ByMichael Mitchell, writer at
Former Staff Writer for Now Loading. Currently tweeting things here:
Michael Mitchell

No Man's Sky is a massive game — not in terms of its size on your hard drive, but the size of the universe within the game. If you're anything like me, you might have seen that the game will have 18,446,744,073,709,551,616 planets and thought, "How is that even possible?"

Admittedly, it's still a difficult concept to understand even once you have all the details. But today, we're going to try to give you those details in the easiest way to understand possible!

What's so special about that exact number?

If you saw 18,446,744,073,709,551,616 and assumed the No Man's Sky team at Hello Games decided to just hit numbers until they were satisfied with the randomness of the assortment, you'd be wrong. I mean, it's a perfectly valid guess, but wrong all the same.

That number actually has to do with the fact that the game was created in a 64-bit system. A 64-bit system is named as such because it can store precisely 2^64 different values.

Before you bust out your calculators, yes, 2^64 is 18,446,744,073,709,551,616. In other words, Hello Games decided to take the computing system it was working with and push it, quite literally, as far as it could go.

With that in mind, it's still hard to picture how anyone — let alone the small team of 10 the encompasses Hello Games — could ever create that many planets. Well, technically, they didn't.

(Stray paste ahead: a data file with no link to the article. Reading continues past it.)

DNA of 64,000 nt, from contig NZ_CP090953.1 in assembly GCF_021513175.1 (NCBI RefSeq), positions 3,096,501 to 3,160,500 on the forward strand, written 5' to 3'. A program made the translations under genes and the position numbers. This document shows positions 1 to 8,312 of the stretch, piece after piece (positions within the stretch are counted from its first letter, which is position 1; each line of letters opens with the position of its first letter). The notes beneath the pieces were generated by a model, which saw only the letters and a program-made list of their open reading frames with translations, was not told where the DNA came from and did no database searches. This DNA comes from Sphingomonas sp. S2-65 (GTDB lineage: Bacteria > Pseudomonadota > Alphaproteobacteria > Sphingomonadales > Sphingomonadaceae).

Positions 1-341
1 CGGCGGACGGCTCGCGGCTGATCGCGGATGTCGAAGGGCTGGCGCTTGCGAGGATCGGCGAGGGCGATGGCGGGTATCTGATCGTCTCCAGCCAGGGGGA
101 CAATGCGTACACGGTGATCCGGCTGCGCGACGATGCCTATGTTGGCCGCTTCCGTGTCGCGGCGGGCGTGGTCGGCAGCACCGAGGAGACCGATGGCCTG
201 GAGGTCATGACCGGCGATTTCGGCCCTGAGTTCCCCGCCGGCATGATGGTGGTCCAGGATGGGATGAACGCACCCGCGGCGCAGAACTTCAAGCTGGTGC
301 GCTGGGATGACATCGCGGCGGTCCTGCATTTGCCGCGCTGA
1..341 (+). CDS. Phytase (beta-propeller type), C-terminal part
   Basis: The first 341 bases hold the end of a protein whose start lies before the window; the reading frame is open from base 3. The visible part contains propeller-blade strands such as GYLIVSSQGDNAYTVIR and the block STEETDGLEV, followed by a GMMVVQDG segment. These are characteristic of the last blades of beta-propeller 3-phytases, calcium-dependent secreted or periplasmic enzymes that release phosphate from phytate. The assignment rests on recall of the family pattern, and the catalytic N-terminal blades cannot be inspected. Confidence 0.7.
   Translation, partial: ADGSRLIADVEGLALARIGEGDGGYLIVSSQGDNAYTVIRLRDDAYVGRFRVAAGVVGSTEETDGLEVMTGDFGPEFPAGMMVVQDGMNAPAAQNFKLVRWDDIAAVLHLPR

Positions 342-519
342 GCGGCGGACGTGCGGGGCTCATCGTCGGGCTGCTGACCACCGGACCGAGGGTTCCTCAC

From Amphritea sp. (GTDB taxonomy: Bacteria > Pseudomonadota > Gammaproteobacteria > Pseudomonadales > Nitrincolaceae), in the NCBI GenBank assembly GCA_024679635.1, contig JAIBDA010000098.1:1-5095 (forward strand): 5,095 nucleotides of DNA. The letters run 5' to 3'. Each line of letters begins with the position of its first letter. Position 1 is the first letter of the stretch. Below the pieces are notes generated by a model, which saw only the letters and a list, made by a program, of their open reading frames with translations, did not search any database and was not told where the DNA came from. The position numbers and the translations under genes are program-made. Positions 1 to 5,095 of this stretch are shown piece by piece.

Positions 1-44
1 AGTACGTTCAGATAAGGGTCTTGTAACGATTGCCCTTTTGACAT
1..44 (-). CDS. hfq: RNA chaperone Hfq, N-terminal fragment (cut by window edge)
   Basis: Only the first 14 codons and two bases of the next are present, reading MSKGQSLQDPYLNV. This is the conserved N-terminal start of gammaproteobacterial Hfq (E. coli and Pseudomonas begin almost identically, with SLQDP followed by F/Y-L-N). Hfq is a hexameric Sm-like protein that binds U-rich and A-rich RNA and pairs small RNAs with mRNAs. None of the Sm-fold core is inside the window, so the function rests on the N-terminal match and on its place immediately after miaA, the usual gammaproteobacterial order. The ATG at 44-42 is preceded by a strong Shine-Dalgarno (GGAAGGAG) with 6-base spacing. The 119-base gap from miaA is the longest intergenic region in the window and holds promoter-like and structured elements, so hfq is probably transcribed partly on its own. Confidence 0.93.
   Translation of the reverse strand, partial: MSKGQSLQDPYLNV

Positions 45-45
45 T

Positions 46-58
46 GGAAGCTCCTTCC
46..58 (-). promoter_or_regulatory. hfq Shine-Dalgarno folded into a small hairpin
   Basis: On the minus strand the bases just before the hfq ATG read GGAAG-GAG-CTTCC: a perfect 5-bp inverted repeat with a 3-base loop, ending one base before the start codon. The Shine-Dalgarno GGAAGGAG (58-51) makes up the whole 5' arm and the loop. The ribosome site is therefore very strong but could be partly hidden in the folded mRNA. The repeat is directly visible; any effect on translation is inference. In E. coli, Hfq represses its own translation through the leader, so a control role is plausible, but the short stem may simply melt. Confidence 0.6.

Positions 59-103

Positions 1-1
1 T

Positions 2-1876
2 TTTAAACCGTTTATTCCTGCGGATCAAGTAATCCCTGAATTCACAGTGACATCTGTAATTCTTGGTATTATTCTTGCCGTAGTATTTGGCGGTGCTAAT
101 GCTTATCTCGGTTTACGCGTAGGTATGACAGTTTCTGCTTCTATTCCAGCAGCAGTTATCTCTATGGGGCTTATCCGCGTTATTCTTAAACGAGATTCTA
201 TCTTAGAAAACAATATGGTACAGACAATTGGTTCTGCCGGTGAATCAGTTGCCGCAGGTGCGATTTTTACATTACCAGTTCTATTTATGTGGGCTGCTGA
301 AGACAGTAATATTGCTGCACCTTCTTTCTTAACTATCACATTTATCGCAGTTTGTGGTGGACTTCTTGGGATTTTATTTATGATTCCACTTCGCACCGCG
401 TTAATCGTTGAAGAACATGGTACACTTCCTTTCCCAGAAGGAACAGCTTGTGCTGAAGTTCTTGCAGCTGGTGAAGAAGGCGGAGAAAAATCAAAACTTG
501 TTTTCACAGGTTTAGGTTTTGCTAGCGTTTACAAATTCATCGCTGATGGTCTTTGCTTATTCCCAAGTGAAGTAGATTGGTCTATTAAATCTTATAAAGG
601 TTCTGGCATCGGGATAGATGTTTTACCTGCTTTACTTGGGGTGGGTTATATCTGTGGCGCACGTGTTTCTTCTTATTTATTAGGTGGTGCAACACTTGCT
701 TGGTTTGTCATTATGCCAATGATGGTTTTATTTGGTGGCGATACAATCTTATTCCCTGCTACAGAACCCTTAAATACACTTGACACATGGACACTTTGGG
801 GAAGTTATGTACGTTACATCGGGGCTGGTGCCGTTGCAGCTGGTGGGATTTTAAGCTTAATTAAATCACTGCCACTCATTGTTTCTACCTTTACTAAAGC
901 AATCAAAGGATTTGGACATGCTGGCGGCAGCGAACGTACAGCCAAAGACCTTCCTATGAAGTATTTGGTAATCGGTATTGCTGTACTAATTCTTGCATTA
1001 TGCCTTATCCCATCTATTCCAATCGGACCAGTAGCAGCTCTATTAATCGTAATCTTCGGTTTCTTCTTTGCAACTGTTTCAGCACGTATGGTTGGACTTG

Each planet is a "seed" in the system that is randomly generated from different variables.

Think of it this way: Hello Games decided which variables would be in the game — for example, plant life, animal life, terrain, and so on — and then gave variants to each of these variables — color, size, shape, etc..

With enough variables, and enough variants to those variables, the computer program that No Man's Sky uses is able to combine them in every way possible. Each of those possible combinations of all of the variables and variants is one "seed."

As No Man's Sky creator Sean Murray explains:

"The cool thing is that every planet has a single number, a random seed, that defines everything about that planet. A single random seed generates every blade of grass, tree, flower, creature."

In other words, the team designed the tools that helped set everything else in motion — they planted the seeds, the computer made them grow.

Each and every one of these seeds is one of the values stored in the 64-bit computing system, which is why the game maxes out at 18 quintillion planets.

How can all this exist at once without overloading my system?

Here's the trick to it all: The game procedurally generates the content. Procedural generation is a fancy way of saying that something doesn't exist in a physical sense until you get close enough to see it. If you can see it on your screen — a star, a moon, another planet — the computer has generated data about it in some capacity (with more distant objects having less data generated). But if you can't see it, the game won't load it until you can.

In a way, it's sort of like your character is running on a virtual, 3D treadmill, with the space in front of you being generated as you move toward it at the same rate the space behind you is being un-generated.

For Rick and Morty fans, it's kind of like what happens in the episode "M. Night Shaym-aliens," if that visual is easier to grasp.

Planets only generate when they enter your field of view.
Planets only generate when they enter your field of view.

Another way to think of it is that your character has an invisible "box" around themselves and this box does not change size. Anything within the bounds of that box will be generated by the computer, anything outside it will not. As you move, the box moves with you. Your game will never generate anything more or less than what fits inside this box.

It's all a bit complicated to grasp — if nothing else, you can always fall back on the all-encompassing explanation, "Magic!"

Are you still wrapping your head around how this game can even exist?


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